Must Accidental Shootings Be Reported: MCRGO Frequently Asked Question
Michigan - -(Ammoland.com)- Q: Is it true that accidental shootings must be reported to the state police?
A: MCL 752.843 states: “Every person who shall have caused or been involved in an accident in which a human being was killed or injured by means of a firearm, shall, in addition to complying with the provisions of section 2 of this act, immediately thereafter report such injury or death to the nearest office of the state police, or to the sheriff of the county wherein the death or injury occurred, unless such person be physically incapable of making the required report, in which event it shall be the duty of such person or persons to designate an agent to file the report. It shall be the duty of the sheriff, upon receipt of the report herein required, to transmit the same forthwith to the nearest office of the state police.”
So, any accidental gunshot that actually hits a human being must be reported to the state police or county sheriff “immediately.” In most cases, a call to 911 that factually states that the reason for the call is an accidental shooting would suffice.
Furthermore, Section 2 of the same law states: “Any person who discharges a firearm and thereby injures or fatally wounds another person, or has reason to believe he has injured or fatally wounded another person, shall immediately stop at the scene and shall give his name and address to the injured person, or any member of his party, and shall render to the person so injured immediate assistance and reasonable assistance in securing medical and hospital care and transportation for such injured person.”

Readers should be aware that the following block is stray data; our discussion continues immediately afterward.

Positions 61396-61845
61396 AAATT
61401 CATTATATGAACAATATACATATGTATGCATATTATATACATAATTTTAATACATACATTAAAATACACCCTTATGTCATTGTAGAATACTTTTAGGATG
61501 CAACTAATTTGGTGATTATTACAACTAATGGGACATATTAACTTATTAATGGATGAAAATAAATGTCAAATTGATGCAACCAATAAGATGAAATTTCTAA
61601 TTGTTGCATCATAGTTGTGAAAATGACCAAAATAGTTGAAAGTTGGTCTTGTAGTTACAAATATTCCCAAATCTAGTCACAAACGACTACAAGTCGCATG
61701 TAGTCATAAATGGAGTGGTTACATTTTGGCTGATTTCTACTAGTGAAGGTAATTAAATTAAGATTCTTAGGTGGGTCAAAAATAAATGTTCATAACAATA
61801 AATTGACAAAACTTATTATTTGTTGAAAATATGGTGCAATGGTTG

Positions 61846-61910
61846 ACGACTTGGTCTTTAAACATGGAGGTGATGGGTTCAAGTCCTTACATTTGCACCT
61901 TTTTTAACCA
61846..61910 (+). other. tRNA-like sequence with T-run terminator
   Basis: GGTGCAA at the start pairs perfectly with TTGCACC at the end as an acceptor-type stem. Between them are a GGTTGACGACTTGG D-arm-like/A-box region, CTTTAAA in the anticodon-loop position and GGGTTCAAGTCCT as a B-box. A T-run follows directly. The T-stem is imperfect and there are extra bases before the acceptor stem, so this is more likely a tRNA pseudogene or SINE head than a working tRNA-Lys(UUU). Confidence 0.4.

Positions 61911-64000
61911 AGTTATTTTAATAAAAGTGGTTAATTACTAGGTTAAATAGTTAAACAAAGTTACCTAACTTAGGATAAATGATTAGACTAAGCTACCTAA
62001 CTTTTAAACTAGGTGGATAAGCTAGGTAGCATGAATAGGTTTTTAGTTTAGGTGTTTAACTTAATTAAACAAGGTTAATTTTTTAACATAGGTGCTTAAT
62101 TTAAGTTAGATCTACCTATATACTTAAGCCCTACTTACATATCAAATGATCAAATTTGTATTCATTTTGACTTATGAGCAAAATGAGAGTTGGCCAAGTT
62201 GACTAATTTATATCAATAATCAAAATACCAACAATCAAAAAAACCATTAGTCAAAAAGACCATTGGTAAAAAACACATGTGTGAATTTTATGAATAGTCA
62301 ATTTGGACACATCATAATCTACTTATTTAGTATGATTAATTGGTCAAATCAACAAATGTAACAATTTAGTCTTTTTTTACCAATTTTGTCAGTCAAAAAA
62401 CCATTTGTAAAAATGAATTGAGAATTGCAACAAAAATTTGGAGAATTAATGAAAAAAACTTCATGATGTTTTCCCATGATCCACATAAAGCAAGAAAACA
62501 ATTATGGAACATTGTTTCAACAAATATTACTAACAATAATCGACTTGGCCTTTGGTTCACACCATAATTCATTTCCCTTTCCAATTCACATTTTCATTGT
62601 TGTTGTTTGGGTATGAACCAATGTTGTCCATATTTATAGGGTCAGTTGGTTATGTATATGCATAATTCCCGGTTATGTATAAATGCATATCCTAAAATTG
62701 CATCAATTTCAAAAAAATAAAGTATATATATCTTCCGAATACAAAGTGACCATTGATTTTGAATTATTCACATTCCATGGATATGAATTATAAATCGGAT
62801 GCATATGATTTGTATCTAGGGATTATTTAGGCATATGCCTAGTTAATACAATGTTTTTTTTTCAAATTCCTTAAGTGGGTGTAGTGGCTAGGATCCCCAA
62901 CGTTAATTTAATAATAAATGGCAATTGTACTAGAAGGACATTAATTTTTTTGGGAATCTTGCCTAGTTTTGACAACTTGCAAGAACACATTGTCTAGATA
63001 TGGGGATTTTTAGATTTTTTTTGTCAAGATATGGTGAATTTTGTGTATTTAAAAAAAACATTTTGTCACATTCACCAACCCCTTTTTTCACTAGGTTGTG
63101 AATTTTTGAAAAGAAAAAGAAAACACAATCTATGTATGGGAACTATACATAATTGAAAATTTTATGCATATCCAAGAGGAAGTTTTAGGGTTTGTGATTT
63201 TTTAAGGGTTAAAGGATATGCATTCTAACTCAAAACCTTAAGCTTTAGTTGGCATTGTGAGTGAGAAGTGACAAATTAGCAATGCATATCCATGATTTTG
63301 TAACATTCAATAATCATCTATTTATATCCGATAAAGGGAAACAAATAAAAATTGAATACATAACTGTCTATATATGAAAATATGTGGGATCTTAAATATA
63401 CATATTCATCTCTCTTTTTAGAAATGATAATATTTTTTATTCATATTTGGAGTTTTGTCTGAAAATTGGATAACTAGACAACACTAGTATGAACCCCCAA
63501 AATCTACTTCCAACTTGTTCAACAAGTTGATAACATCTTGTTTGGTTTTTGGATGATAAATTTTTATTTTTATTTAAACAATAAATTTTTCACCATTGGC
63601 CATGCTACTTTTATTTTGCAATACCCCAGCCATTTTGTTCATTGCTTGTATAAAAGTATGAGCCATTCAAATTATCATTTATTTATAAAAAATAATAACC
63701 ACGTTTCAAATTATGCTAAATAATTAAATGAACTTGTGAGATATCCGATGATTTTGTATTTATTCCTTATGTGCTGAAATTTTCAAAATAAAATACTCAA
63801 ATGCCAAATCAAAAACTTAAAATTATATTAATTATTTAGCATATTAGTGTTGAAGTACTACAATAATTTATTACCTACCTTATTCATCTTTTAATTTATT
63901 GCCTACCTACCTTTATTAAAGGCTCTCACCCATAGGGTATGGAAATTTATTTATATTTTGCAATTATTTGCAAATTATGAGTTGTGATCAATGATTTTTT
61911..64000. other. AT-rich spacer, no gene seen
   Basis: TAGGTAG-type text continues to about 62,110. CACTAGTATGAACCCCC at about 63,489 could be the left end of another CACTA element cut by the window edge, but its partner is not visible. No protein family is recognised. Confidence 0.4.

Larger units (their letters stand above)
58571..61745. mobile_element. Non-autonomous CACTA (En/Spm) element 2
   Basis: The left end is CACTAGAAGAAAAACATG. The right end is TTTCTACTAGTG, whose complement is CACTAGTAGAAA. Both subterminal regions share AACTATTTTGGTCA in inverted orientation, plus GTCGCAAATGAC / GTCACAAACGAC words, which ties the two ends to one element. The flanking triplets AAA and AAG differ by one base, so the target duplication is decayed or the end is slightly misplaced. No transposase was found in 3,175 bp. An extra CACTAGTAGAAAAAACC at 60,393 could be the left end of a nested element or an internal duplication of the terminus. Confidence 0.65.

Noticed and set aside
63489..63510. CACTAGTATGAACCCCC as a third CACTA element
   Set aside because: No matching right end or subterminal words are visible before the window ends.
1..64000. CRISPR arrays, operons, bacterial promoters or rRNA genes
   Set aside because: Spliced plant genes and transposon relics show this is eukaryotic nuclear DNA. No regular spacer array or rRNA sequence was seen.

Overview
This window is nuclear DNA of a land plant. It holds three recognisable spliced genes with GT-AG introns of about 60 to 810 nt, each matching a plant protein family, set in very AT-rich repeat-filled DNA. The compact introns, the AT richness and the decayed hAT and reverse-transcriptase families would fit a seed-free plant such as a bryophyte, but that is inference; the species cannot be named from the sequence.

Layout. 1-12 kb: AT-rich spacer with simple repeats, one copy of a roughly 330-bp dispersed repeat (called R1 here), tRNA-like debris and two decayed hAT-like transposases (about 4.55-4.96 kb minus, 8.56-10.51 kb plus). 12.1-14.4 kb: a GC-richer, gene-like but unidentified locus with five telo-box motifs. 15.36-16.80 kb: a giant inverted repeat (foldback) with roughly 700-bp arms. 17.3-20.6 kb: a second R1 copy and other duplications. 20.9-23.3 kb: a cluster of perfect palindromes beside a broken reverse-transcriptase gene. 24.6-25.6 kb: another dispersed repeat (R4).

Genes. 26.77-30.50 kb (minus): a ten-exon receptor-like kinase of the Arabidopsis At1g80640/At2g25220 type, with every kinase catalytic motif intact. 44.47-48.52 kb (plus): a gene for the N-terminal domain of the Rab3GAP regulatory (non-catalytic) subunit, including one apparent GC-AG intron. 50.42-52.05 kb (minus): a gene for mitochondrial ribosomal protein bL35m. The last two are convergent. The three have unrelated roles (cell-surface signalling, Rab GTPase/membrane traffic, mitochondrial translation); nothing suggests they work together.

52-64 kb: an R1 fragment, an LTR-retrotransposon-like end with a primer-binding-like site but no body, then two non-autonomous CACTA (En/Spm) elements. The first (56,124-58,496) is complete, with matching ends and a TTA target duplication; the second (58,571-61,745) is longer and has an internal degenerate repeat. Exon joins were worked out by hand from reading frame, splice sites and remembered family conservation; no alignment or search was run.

So, there is a duty to render assistance as well. Depending on circumstances, this duty is probably also satisfied by the previously recommended 911 call.
Obviously, safe handling of firearms will result in no accidents. However, in the unfortunate instance where one occurs, the next step should be to call 911 and be certain that help is on the way. That said, it is worth remembering that we all have an absolute right to remain silent in cases where there may be criminal charges brought. Exercising that right does not prevent the shooter from complying with the above laws. A call to 911 can be phrased in the passive voice and limited to “There has been a shooting incident,” followed by sufficient information to allow first responders to locate the victim and render aid. Failure to do so may result in jail time of up to 90 days.
Steve Dulan (www.StevenWDulan.com) is a member of the Board of Directors of the MCRGO and the MCRGO Foundation, and a member of the Board of Trustees of the MCRGO Foundation. He is an attorney in private practice in East Lansing and Adjunct Professor of firearms law at The Thomas M. Cooley Law School. as well as an NRA Life Member.
The Michigan Coalition for Responsible Gun Owners is a non-profit, non-partisan organization. Formed from just eight people in 1996, we now have thousands of members and numerous affiliated clubs across the state. We’re growing larger and more effective every day.
Our mission statement is: “Promoting safe use and ownership of firearms through education, litigation, and legislation” Visit: www.mcrgo.org